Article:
This chapter looks closely at the mechanics of contexts. There is an intrinsic relationship between contexts and interface pointers. Specifically, interface pointers are context-relative resources that are inexorably bound to the contexts in which they were originally acquired. You cannot use an interface pointer acquired in one context directly from another context safely. Instead, you must translate the interface pointer into one that is appropriate for use from the foreign context using the system-provided marshaling application programming interfaces (CoMarshalInterface, etc.). This happens automatically when you pass interface pointers as parameters to COM methods or standard APIs. If you pass interface pointers between contexts in other ways, such as by storing them in global variables or passing them as input to new threads, you have to marshal them by hand using either the low-level marshaling APIs or the GIT. If you invoke the methods of an interface pointer that was not marshaled across context boundaries, the results are undefined.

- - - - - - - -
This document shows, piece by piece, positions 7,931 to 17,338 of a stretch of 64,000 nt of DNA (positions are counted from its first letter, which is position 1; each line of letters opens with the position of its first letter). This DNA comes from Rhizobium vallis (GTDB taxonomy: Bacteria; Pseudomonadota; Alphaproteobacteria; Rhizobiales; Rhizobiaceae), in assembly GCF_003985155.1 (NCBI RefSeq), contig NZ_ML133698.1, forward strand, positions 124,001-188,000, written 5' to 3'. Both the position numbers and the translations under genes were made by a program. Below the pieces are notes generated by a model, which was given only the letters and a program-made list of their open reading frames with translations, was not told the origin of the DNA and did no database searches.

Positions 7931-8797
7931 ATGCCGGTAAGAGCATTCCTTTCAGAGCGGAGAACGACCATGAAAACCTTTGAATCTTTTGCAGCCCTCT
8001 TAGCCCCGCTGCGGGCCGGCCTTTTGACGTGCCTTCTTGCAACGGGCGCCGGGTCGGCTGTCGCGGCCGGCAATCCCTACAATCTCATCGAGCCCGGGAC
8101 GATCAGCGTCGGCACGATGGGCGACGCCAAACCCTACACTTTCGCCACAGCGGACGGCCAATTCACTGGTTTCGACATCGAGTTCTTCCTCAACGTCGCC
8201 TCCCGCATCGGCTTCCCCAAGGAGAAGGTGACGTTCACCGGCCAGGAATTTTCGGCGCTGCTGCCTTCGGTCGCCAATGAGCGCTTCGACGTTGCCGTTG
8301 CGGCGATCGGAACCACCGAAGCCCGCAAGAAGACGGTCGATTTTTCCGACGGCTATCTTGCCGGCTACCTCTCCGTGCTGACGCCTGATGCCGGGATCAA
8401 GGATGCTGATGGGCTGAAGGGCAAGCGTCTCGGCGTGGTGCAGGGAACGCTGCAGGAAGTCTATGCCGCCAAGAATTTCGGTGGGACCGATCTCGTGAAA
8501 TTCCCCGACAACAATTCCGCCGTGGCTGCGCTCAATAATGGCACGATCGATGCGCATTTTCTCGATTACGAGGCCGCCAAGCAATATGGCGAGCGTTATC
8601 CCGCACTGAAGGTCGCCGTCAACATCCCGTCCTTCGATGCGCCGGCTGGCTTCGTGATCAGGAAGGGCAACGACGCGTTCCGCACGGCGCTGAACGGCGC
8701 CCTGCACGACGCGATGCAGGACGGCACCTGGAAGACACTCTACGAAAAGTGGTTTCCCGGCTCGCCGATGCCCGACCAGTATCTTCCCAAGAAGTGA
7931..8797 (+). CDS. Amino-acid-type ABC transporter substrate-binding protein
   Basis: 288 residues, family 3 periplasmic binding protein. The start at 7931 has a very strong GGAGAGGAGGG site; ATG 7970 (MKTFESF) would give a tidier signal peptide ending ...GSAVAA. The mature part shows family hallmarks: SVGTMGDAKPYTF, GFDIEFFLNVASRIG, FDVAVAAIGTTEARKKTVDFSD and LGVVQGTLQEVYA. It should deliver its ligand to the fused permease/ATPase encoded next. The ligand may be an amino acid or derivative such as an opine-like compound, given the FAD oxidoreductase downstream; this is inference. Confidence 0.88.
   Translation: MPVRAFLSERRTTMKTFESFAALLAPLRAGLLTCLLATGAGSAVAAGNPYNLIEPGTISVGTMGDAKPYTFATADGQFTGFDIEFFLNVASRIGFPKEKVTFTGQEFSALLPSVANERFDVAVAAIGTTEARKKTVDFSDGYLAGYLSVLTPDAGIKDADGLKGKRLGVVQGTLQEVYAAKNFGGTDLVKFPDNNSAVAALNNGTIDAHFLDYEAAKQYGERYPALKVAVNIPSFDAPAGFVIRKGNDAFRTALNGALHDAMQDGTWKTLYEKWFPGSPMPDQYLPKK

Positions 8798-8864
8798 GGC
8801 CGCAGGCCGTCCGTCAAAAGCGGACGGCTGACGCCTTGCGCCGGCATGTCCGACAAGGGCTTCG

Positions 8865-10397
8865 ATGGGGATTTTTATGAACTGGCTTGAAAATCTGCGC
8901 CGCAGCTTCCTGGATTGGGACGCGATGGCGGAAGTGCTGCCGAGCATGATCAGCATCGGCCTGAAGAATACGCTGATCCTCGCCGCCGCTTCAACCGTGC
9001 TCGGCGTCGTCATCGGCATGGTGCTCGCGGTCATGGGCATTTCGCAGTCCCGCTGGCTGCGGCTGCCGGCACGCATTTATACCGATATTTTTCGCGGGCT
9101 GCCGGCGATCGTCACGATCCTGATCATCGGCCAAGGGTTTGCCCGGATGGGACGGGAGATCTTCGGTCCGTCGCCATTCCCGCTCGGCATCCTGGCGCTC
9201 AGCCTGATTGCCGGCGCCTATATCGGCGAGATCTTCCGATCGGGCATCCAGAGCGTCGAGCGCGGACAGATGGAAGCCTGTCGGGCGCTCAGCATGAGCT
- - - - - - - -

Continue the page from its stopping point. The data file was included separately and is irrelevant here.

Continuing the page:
There is also a relationship between contexts and objects. By default, the SCM maps new instances of most configured classes to contexts of their own. This is not a restriction of the context model. It is simply the result of the way several of the COM+ runtime services are currently implemented. The one-to-one mapping of objects to contexts produces significant overhead in both time and space. You may choose simply to accept this as the price of runtime services that you would otherwise have to implement yourself, or you may choose to reduce this overhead without losing functionality by using raw-configured classes. The SCM always puts new instances of raw-configured classes directly in their creators' contexts. They can take advantage of the services their creators' contexts provide as they see fit. They can also custom marshal. The notion of raw-configured classes may seem to go against the COM+ grain (i.e., "services are applied transparently; don't worry about the details"), but the creators of COM+ designed the runtime with the notion of raw-configured classes in mind. You should consider them an integral part of the COM+ programming model and leverage them whenever possible to make your system more efficient.